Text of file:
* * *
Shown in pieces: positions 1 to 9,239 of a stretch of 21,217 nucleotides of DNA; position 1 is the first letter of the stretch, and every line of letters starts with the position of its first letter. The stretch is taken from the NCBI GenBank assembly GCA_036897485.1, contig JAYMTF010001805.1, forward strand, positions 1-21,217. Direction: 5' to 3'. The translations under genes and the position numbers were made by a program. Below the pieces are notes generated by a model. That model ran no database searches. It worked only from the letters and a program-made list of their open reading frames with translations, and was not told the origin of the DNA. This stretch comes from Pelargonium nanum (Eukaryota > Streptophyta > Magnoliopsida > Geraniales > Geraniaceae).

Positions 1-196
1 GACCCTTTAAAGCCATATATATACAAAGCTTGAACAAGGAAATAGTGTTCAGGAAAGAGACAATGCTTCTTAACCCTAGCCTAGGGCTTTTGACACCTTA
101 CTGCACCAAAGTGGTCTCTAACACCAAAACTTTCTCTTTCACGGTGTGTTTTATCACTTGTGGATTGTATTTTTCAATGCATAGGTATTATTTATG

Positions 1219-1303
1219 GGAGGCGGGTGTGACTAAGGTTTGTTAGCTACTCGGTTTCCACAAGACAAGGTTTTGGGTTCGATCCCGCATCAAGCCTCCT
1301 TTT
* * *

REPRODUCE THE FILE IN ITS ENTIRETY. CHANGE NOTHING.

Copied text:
Shown in pieces: positions 1 to 9,239 of a stretch of 21,217 nucleotides of DNA; position 1 is the first letter of the stretch, and every line of letters starts with the position of its first letter. The stretch is taken from the NCBI GenBank assembly GCA_036897485.1, contig JAYMTF010001805.1, forward strand, positions 1-21,217. Direction: 5' to 3'. The translations under genes and the position numbers were made by a program. Below the pieces are notes generated by a model. That model ran no database searches. It worked only from the letters and a program-made list of their open reading frames with translations, and was not told the origin of the DNA. This stretch comes from Pelargonium nanum (Eukaryota > Streptophyta > Magnoliopsida > Geraniales > Geraniaceae).

Positions 1-196
1 GACCCTTTAAAGCCATATATATACAAAGCTTGAACAAGGAAATAGTGTTCAGGAAAGAGACAATGCTTCTTAACCCTAGCCTAGGGCTTTTGACACCTTA
101 CTGCACCAAAGTGGTCTCTAACACCAAAACTTTCTCTTTCACGGTGTGTTTTATCACTTGTGGATTGTATTTTTCAATGCATAGGTATTATTTATG

Positions 1219-1303
1219 GGAGGCGGGTGTGACTAAGGTTTGTTAGCTACTCGGTTTCCACAAGACAAGGTTTTGGGTTCGATCCCGCATCAAGCCTCCT
1301 TTT